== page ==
The next generation of ultra high field magnets are starting to require the use of high temperature superconducting materials. These magnets will require several kinds of very low resistance (persistent) joints between superconducting wires that can operate reliably in high magnetic fields. So far few potential solutions to overcoming the serious materials challenges in manufacturing these joints have been reported.  The student, working closely with our industrial partners Oxford Instruments, will use new facilities in the Centre for Applied Superconductivity ( to design novel processes to form joints between commercial wires, and measure their performance.  The initial focus of the work will be on the state-of-the-art multifilamentary wires from Oxford Superconducting Technology. There will be opportunities for the student to spend time in the laboratories of Oxford Instruments, and to become an expert in the correlation of microstructure with superconducting properties of materials critical for future magnet designs.

Also see homepages: Chris Grovenor Susannah Speller

A new way to manufacture high performance NbTi superconducting wires
C R M Grovenor / S C Speller

The workhorse material for high field superconducting magnets has for many years been a 2 phase NiTi alloy processed by a long and complex thermomechanical process to give a microstructure optimised to give strong flux pinning. The use of artificial pinning centres to achieve even better superconducting performance has been explored in industry, but rejected because it is too expensive. Working in the new Centre for Applied Superconductivity (, this project will explore an alternative route to give a microstructure that gives strong flux pinning in a simple two-stage process. The student will be involved in the metallurgical processing, microstructural assessment and superconducting property measurements on the new alloys, with advice and close interaction from our industrial partners.

Also see homepages: Chris Grovenor Susannah Speller

Sputtered thin film electrolytes for new battery designs
Supervisors: Professors Susannah Speller and Chris Grovenor

Rechargeable lithium-ion batteries have revolutionized the portable electronics industry because of their high energy density and efficiency, and are now widely deployed in electric vehicles. However, they suffer from significant safety and reliability issues, many of which are related to the use of flammable liquid electrolytes. There is a world-wide race to design and manufacture solid-state electrolyte materials that could resolve some of these problems.  Candidate Li+ ion conducting garnets like Li7La3Zr2O12 and a range of phosphate and sulphide compounds have lower conductivities than liquid electrolytes, but show promise for use in prototype all solid-state battery designs if the thickness of the electrolyte can be reduced.  However, a reliable growth process will have to be designed to give the necessary uniformity and electrochemical performance in thin films of these complex and hghly reactive materials.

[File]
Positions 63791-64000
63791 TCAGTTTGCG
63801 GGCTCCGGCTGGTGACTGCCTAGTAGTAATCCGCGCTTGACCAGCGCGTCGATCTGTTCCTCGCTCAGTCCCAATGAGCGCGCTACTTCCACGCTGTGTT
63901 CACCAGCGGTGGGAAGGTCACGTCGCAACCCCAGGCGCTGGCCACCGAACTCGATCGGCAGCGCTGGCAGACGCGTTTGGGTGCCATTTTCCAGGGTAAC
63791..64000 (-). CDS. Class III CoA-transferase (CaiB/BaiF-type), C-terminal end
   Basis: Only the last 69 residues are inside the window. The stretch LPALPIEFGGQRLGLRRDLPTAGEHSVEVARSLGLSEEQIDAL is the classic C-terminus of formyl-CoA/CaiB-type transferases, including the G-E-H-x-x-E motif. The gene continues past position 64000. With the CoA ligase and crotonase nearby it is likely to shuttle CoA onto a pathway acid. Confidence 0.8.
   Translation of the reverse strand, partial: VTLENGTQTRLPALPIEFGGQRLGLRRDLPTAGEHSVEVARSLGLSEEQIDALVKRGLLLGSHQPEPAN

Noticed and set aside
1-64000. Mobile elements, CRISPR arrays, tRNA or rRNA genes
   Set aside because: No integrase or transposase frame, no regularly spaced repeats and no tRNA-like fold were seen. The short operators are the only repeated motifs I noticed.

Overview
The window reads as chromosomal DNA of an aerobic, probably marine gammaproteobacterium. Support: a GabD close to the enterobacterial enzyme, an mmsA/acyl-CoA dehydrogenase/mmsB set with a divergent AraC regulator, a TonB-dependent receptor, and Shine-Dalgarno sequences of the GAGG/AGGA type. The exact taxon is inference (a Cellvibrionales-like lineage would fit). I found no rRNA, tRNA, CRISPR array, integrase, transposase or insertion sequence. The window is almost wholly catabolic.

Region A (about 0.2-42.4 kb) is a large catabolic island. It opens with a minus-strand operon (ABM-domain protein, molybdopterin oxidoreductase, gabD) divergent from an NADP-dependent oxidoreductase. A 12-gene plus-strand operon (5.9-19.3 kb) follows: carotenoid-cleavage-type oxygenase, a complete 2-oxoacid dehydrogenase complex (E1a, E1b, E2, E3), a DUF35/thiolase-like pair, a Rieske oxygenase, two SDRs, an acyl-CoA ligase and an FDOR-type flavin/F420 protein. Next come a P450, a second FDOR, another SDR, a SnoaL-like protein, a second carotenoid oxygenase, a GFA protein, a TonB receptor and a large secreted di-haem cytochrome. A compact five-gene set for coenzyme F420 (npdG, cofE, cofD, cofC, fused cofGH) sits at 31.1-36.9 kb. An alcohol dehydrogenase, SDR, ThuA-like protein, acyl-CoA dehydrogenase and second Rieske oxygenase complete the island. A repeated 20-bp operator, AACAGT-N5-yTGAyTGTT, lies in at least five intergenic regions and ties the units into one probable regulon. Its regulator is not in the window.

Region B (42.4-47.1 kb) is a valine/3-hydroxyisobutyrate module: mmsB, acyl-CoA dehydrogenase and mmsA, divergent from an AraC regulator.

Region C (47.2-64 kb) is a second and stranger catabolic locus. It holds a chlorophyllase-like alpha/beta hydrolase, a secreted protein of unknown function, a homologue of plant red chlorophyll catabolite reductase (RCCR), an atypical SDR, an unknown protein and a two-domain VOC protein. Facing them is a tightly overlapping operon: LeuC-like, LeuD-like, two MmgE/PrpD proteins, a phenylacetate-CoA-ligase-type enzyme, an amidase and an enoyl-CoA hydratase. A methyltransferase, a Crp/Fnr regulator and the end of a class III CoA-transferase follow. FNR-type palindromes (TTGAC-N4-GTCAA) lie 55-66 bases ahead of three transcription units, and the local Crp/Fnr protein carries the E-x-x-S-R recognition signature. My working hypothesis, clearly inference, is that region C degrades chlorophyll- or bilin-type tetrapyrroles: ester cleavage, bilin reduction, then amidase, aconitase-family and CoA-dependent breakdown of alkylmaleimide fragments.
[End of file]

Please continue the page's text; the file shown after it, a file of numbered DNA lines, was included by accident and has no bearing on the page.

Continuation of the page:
This project will explore the deposition of Li-conducting thin films by both pulsed laser deposition and magnetron sputtering.  The influence of the deposition parameters on the phase, microstructure and mechanical properties of the films will be studied using XRD, electron microscopy and nano-indentation techniques to establish the optimised growth conditions and to compare the potential of the two deposition processes as a manufacturing technique.  The electrochemical performance of promising films will be measured in collaboration with the Pasta battery group in the department.  This project will be part of Oxford’s contribution to the UK Faraday Institution, and will give the student the opportunity to be part of this new national battery institute.

Also see homepages: Chris Grovenor Susannah Speller

Nitride superconducting films for quantum device applications
S C Speller / C R M Grovenor

Many of the most exciting advances in quantum technologies rely on very high quality resonant circuits fabricated in superconducting materials. Impressive results have been achieved with nitride films as the superconducting material because they offer great stability to atmospheric attack and oxidation and low losses. Previous work on TiN films has shown that the stoichiometry uniformity, oxygen content, resistivity, texture and residual strain all have a significant impact on resonance performance, and that film uniformity over large areas will be an important issue in future complex circuit designs. Although high quality VN and MoN thin films with excellent superconducting properties can be deposited, these materials have not been much tested for use in resonant circuits. The objective of this project is to explore a wider range of new superconducting compounds and alloys, (Nb,Mo,Ti,Re)N, for low loss resonant structures. The student will use thin film growth and characterisation facilities in the Centre for Applied Superconductivity ( to deposit and measure the properties of nitride thin films, including correlating magnetic force microscopy and SEM observations to understand flux pinning at microstructural features, and to test the resonator performance with the quantum technology groups in Physics and Materials Departments.

Also see homepages: Chris Grovenor Susannah Speller

Also see a full listing of New projects available within the Department of Materials.